In this chapter (ch. 2), Porter introduces us to nouns and adjectives. The chapter includes definitions of grammatical concepts and charts that aid the learner in memorization as well as lays out the changes in endings so that the learner can get the big picture. This is nothing new, Mounce does an excellent job in his grammar defining and displaying the declension in Greek. Also, we are introduced to the five noun cases, grammatical gender and number, and the function of the adjective (i.e. attribution).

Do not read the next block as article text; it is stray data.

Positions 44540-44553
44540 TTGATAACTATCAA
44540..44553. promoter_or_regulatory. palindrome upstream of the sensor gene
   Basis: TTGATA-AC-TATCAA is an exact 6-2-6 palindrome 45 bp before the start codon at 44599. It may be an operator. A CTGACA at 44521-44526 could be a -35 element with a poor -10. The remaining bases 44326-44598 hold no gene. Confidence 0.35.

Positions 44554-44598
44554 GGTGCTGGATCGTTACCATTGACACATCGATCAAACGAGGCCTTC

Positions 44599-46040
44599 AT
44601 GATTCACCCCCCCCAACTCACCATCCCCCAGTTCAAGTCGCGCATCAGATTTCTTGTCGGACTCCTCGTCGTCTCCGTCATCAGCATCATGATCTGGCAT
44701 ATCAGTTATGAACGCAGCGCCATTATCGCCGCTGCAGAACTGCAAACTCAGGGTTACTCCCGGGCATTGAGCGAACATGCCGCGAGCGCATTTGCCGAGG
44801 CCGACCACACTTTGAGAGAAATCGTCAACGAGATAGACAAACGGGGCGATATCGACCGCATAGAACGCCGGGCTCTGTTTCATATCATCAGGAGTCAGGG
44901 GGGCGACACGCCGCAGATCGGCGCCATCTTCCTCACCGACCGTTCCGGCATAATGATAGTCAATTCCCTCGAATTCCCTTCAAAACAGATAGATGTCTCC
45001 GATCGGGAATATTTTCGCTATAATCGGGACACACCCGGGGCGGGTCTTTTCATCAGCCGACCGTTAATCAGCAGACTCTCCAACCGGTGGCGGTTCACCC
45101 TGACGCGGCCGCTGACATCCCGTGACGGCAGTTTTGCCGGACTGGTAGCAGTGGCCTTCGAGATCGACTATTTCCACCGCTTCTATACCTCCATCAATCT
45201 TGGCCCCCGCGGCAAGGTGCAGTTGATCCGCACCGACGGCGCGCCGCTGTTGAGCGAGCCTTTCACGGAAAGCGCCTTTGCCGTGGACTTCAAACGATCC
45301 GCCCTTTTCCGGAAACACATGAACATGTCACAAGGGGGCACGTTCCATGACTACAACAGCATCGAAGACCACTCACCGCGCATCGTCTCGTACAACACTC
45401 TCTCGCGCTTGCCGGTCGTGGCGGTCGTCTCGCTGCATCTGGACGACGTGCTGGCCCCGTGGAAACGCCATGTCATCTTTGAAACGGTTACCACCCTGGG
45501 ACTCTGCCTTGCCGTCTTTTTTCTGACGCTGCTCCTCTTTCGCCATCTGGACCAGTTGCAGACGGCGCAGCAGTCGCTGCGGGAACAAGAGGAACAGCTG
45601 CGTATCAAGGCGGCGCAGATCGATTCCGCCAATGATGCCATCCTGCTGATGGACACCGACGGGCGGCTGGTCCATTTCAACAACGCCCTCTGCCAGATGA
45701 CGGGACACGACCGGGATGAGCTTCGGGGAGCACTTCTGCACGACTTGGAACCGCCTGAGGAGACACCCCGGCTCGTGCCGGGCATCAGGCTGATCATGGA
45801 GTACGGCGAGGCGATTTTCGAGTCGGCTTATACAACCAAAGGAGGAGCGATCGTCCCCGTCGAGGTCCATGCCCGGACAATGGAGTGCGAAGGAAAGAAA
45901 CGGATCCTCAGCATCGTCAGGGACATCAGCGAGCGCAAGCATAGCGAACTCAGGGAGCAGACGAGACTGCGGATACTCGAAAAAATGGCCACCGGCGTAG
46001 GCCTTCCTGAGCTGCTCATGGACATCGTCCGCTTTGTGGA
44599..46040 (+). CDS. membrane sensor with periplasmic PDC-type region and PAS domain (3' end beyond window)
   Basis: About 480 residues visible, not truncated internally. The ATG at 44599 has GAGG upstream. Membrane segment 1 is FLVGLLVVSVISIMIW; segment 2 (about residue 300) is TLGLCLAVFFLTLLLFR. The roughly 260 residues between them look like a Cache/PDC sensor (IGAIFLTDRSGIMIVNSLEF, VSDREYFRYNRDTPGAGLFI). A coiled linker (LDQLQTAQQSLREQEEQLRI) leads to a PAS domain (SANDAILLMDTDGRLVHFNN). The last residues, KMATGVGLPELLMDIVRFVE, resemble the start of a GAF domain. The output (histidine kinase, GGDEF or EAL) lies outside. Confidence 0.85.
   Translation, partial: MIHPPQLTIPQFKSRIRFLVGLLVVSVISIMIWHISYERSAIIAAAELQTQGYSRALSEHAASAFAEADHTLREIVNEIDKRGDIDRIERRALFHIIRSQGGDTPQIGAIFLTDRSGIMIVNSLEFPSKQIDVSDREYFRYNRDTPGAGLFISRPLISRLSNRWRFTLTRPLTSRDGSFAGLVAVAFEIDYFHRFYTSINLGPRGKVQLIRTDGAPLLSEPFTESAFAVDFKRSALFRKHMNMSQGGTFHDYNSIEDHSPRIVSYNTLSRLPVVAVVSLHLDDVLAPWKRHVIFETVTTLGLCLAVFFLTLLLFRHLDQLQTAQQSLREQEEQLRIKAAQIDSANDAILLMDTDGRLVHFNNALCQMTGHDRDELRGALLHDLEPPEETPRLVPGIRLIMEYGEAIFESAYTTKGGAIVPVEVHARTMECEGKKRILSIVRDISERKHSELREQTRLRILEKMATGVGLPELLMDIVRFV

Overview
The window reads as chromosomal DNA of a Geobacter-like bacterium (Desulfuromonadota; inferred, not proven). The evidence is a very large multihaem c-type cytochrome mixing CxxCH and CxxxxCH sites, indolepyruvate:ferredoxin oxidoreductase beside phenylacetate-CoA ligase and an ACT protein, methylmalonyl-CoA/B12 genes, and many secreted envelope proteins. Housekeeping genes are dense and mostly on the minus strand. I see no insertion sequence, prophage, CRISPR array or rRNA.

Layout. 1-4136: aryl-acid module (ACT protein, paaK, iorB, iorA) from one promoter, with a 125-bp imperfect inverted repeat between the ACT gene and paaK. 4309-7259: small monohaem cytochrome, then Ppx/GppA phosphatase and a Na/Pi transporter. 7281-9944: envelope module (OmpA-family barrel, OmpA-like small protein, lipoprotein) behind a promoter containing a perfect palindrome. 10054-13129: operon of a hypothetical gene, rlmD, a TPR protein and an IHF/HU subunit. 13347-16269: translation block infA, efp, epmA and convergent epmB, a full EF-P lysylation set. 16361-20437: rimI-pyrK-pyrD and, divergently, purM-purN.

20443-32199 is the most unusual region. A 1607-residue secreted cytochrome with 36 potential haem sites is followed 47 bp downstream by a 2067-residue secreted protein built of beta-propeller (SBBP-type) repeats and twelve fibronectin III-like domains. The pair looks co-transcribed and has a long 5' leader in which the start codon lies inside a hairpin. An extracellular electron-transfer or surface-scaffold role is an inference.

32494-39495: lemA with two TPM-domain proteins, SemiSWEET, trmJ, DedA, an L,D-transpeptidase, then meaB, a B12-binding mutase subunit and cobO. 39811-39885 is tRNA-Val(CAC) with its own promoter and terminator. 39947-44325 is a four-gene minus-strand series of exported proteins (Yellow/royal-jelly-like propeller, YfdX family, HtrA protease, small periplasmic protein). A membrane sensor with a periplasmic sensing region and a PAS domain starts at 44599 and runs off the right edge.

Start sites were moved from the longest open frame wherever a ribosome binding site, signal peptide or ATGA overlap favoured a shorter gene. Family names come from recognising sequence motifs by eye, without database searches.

After working through this chapter, I feel Porter et al. did a better job explaining more fully the noun and adjective. The temptation is to give just enough information about the subject, and then jump right into examples of how it all comes together. Porter et al. go into great detail to make sure the learner fully understands the workings of the noun and adjective before giving examples. I appreciate this. I still remember learning nouns in Mounce and not at all understanding what was happening. I knew how to translate the exercises in the workbook, but I did not understand the grammar that informed my translations. Maybe you can blame this lack of understanding on my educational upbringing (I still do not remember taking any grammar classes while I was growing up), but I feel that if I had Porter’s grammar at hand while studying nouns, I may have understood sooner the grammar behind the nouns.